Our adrenal glands are two tiny glands, located just above our kidneys – they are about the size of a small pea. These 2 peas, despite their tiny size, pack a powerful punch when it comes to stress – either helping us to deal with it, like water off a ducks back, or letting it take the lead, resulting in symptoms such as anxiety, insomnia, digestive problems and mood swings. Adrenal fatigue, or adrenal dysfunction is not a recognised medical ‘condition’, Bigo Live video Apk, however, there’s a high chance you would know someone with it, if not have it yourself. Signs are often non-specific, but can be somewhat debilitating to those suffering with it.
- Difficulty getting up in the morning
- Fatigue that’s not relieved by sleep
- Cravings for salt or salty foods
- Decreased sex drive
- Mild depression
- Decreased tolerance to light and sound
- Increased PMS / hormonal symptoms, and one that’s oh so common,
- A lack of energy, especially between 3 – 5pm – that dreaded afternoon slump!
In reality, our bodies are still the same as what they were when we lived in caves and hunted for our food. Stress was designed as a protective mechanism. It resulted in physiological changes that allowed us to escape quickly from danger, to save us becoming somethings dinner. The physiological effects were fast – increased blood flow, blood pressure, blood sugar and heart rate. These things allowed us a boost of energy that enabled us to run fast – or stay and fight for our lives.
These days, stress does exactly the same thing in our bodies. The problem most of us face however, is that stress is relentless and doesn’t stop, so those physiological changes keep on going – they become our ‘norm’, keeping our body in a state of fight or flight. Add to this, a decreased function of our digestive function (who needs to worry about digesting a meal when you’re fleeing for your life!) and reproductive systems (who needs to make babies whilst running for our lives either!) and we have some serious (and common) problems, leaving our poor little adrenal glands utterly exhausted, overworked, and running on empty.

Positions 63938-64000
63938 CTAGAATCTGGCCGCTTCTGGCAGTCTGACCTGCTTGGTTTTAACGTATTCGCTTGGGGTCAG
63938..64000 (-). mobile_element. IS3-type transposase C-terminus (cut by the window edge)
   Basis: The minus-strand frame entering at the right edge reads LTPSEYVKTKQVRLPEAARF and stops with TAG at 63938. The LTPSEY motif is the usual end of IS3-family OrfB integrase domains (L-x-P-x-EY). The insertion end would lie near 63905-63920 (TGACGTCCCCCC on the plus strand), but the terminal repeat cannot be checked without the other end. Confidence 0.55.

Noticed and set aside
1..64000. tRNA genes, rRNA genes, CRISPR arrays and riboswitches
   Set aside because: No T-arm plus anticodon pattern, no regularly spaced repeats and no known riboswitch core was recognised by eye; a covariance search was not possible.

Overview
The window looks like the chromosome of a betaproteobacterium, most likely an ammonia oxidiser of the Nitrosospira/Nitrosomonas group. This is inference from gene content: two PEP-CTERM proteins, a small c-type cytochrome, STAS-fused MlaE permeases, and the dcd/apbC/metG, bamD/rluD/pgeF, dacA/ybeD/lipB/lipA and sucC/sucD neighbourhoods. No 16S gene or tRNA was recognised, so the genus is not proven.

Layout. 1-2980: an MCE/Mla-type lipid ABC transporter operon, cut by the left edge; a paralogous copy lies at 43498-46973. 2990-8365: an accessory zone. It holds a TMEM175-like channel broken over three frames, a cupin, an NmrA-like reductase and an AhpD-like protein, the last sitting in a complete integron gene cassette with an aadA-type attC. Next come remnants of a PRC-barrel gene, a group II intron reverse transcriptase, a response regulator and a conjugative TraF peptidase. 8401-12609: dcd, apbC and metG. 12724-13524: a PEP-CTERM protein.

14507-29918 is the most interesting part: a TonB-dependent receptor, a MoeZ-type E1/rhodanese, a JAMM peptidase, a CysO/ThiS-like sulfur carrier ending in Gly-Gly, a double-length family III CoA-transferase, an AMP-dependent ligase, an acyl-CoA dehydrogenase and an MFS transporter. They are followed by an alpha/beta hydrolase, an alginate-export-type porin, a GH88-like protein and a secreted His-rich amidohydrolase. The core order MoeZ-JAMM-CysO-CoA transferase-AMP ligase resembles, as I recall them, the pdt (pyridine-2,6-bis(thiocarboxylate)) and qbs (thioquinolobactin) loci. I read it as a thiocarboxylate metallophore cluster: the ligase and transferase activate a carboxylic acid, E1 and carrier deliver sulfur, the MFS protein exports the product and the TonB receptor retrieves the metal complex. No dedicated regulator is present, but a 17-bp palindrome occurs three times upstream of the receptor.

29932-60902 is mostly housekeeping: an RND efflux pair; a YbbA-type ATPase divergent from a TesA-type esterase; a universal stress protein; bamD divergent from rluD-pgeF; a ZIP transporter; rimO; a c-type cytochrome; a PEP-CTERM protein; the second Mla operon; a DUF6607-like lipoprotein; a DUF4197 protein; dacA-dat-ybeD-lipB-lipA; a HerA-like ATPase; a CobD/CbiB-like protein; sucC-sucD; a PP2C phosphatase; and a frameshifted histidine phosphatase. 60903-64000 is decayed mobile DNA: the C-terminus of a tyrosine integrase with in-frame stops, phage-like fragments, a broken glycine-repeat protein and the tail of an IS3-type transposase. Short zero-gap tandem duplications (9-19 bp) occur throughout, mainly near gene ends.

This constant stimulation of our adrenal glands leads to increased levels of cortisol – a stress hormone. Continually high levels of cortisol can lead to muscle loss or weakness, an inability to lose weight / burn fat, mood changes, even immune suppression and cognitive changes. Thyroid function can easily be affected too. The thyroid and adrenal glands somewhat ‘help’ each other out. If one is struggling, the other tries to pick up the slack. I often see thyroid tests brought in by patients, but very rarely anything to do with the adrenal glands which may also be affected, hidden away in the background.
Contributors to adrenal fatigue include lack of sleep, poor diet, use of stimulants, not enough downtime or emotional outlets, chronic emotional or physical pressure or illness, and basically burning the candle at both ends.
Help is available however! Dietary measures to help with adrenal fatigue include eating small, regular meals of low GI carbs alongside good quality protein and a generous serving of healthy fats (eg avocado) with all meals. People in this situation should not skip breakfast, despite often having no desire (or time!) to eat at this time. Good quality salt (eg Himalayan salt, or a good quality Celtic / sea salt) can help and ensuring good levels of nutrients including vitamin C may all benefit.
There are many other nutrients, foods and herbal medicines that can help, but if you are feeling some of these symptoms – then it’s best to speak with a qualified practitioner about your overall health to get your adrenals back on track. We are able to arrange for testing of your adrenal and thyroid function at Saltuary, and from there, arrange a plan to get you back on track.
Our Chiropractor Mark, and Naturopath Tiina, work closely together on many cases of stress and adrenal issues. They will be presenting our next Free Wellness Talk together on the topic of ‘Stress Less’… If you’d like to learn ways to stress less, join us on Wednesday 8th of Feb at 6pm in our Himalayan salt room! To book your seat online, go to the Saltuary Wellness Talks page HERE (limited seats available).